I know few dining pleasures anywhere in the world as exquisite as an outdoor meal in Paris. On those rare occasions when the weather is right and you can secure a table, dining on a restaurant's terrace in this city cannot be surpassed.
I hit the jackpot a few weeks ago with four outdoor nights in a row - a record for me. My all-time favorite terrace in Paris is Laurent, the pastel-pink 19th-century hunting lodge in the gardens of the Champs-Elysees. Here, the talented chef Philippe Braun (with the consulting assistance of Joel Robuchon) has created a menu of sheer simplicity with a certain touch of genius. The frosting on the cake is the fabulous service provided by Philippe Bourguignon and Patrick Lair.
Opt for the Menu Pavillon - well-priced at 390 francs ($55). Begin with the veal-stuffed ravioli teamed with the most delicious artichokes, a marvelous dish that is made for light, summertime eating. The thinnest pasta encases veal knuckle that has been cooked to a melting tenderness. The flavorful juices from the roasting serve as a lean, exquisite sauce.
And what better to follow than a spit-roasted Bresse chicken, crisp pommes soufflees and a green salad filled with a tangle of herbs. The chicken is moist, the skin is crisp, the potatoes golden and irresistible.
Dessert awaits - a fine lemon macaroon paired with fraises des bois, tiny wild strawberries. Or order a sweet compote of fresh strawberries set off by a lactic, acidic sorbet au fromage blanc.
On the a la carte menu, my favorites included the delightful fresh Brittany langoustines wrapped in Moroccan feuille de brick pastry and expertly deep-fried, served in a rich basil sauce with a gentle green salad. I crave Braun's elegant roast turbot, simplicity at its best, served with earthy, baby potatoes and new onions.
Lair worked his magic one more time, suggesting two outstanding wines: a 1998 Condrieu from Francois Villard, an almost lavish wine with beautiful structure, and a rare, much sought after Coteaux du Languedoc, 1994 Clos Syrah Leone, a rich winner with tons of intense, berry fruitiness.
41 Avenue Gabriel
Open daily. Credit cards: American Express, Diners Club, Visa. Menus at 390 to 960 francs. A la carte, 700 to 800 francs.
Of all the modern bistros to open in the past few years, one of the best in terms of originality and spark is Dame Jeanne, in the Bastille area.
Service remains slow as molasses but that does not stop me from returning when I have a chance. The 120-franc ''fruit and vegetable'' menu is a dream, with such starters as a whole, peeled tomato stuffed with a mixed salad of steamed vegetables, including carrots, chives, broccoli and cauliflower tossed in a good vinaigrette.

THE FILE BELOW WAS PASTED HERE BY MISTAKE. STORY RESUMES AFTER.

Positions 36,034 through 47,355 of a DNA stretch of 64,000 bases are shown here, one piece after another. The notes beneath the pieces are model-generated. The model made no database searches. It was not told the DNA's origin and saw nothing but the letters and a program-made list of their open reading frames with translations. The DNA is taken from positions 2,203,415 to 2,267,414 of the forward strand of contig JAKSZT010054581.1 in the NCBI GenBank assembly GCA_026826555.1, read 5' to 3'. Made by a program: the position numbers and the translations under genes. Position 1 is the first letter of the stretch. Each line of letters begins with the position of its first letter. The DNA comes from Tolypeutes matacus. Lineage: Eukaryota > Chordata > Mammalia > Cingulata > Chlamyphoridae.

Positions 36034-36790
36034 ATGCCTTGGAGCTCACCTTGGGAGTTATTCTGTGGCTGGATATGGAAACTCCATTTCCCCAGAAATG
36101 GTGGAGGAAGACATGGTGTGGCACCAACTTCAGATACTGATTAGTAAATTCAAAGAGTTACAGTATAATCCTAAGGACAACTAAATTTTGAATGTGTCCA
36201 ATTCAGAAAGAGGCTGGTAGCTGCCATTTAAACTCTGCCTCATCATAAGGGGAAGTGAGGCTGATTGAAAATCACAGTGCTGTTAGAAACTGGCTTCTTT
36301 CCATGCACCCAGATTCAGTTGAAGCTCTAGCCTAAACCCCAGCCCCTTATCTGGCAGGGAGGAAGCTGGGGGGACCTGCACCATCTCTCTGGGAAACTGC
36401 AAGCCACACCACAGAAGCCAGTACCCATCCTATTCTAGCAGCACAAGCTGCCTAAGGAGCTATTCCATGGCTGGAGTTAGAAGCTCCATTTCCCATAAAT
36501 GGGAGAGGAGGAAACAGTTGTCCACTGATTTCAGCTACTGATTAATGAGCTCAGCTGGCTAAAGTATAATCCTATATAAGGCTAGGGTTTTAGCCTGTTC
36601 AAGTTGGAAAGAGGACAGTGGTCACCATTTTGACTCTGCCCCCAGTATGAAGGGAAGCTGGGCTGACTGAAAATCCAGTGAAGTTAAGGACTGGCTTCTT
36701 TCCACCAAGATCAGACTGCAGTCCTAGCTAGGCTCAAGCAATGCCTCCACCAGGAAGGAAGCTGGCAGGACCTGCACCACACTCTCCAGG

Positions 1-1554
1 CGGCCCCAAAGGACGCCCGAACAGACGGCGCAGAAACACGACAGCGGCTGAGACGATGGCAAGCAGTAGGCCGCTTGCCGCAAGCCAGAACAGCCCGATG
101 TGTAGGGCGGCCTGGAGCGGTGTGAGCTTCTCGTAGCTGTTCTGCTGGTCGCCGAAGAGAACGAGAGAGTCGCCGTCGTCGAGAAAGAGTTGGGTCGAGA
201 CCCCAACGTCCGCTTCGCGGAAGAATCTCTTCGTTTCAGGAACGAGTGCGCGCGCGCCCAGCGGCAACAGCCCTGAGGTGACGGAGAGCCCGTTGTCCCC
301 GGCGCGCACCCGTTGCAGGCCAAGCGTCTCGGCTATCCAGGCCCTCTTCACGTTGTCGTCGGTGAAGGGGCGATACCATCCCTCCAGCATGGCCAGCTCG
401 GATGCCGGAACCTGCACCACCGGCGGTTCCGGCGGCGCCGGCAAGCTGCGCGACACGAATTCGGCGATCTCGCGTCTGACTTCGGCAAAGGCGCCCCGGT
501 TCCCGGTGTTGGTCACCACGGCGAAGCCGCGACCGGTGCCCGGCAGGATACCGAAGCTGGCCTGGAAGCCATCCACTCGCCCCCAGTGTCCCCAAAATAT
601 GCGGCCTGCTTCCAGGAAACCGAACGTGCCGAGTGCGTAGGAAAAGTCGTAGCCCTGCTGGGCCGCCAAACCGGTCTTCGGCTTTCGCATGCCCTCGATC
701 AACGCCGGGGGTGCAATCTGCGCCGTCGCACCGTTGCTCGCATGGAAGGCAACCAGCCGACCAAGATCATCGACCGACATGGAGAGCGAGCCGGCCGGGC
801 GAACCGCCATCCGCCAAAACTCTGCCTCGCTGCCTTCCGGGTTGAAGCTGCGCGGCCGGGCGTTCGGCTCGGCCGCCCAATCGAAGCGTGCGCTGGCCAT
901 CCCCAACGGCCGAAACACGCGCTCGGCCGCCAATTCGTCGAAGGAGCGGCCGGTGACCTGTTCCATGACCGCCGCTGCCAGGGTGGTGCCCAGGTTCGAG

Next comes a vegetable lasagne: featherlight, and paper-thin pasta layered with the most wonderful ratatouille - diced eggplant, zucchini and tomato - topped with the sheerest dose of cheese. The dish is served in an individual gratin dish, and comes with a green salad. A la carte offerings might include gazpacho served in a most original manner - from a glass beaker on a small white porcelain tray, with bits of parmesan, herbs and tomatoes as garnish.
A first-rate preparation of simple grilled lamb chops arrives with a rich potato puree. For wine, I opted for a 1998 Pic St. Loup, from the Languedoc, a 1998 Chateau de Cazeneuve ''Les Calcaires'' from Andree Leenhart. The wine appeared harsh at first, but with a little breathing rounded out the meal wonderfully.
60 Rue de Charonne
Closed Saturday lunch and Sunday. Closed from the end of August to Sept. 12. Credit card: Visa. Menus at 110, 128 and 168 francs.
Move on to one of my favorite bistros, Au Bon Accueil, with its elbow-to-elbow-tiny sidewalk terrace, a fine menu and an attractive view of the Eiffel Tower.
Jacques Lacipiere, the owner, is clearly working to upgrade the level of food offered at this jam-packed restaurant and let's hope he succeeds. The food is becoming more sophisticated without losing any of its original charm. On the 175-franc ($24) menu you might find a rich and creamily delicious risotto flavored with tiny, woodsy girolles - chanterelles - a Parmesan cookie and plenty of minced chives, or roasted leg and shoulder of lamb from France's Pauillac region, served with a rich rosemary-infused juice.
Desserts include a fine grapefruit-enhanced creme br?lee and a heavenly moelleux au chocolat served with fresh raspberries and strawberries. A la carte offerings include a fabulous turbot steamed with an avalanche of herbs, accompanied by a warm rendition of the popular a la grecque vegetable preparation, including lightly pickled carrots, onions and mushrooms.
Au Bon Accueil
14 Rue de Monttessuy
Closed Saturday and Sunday. Credit card: Visa. Menu at 175 francs. A la carte, 280 to 350 francs.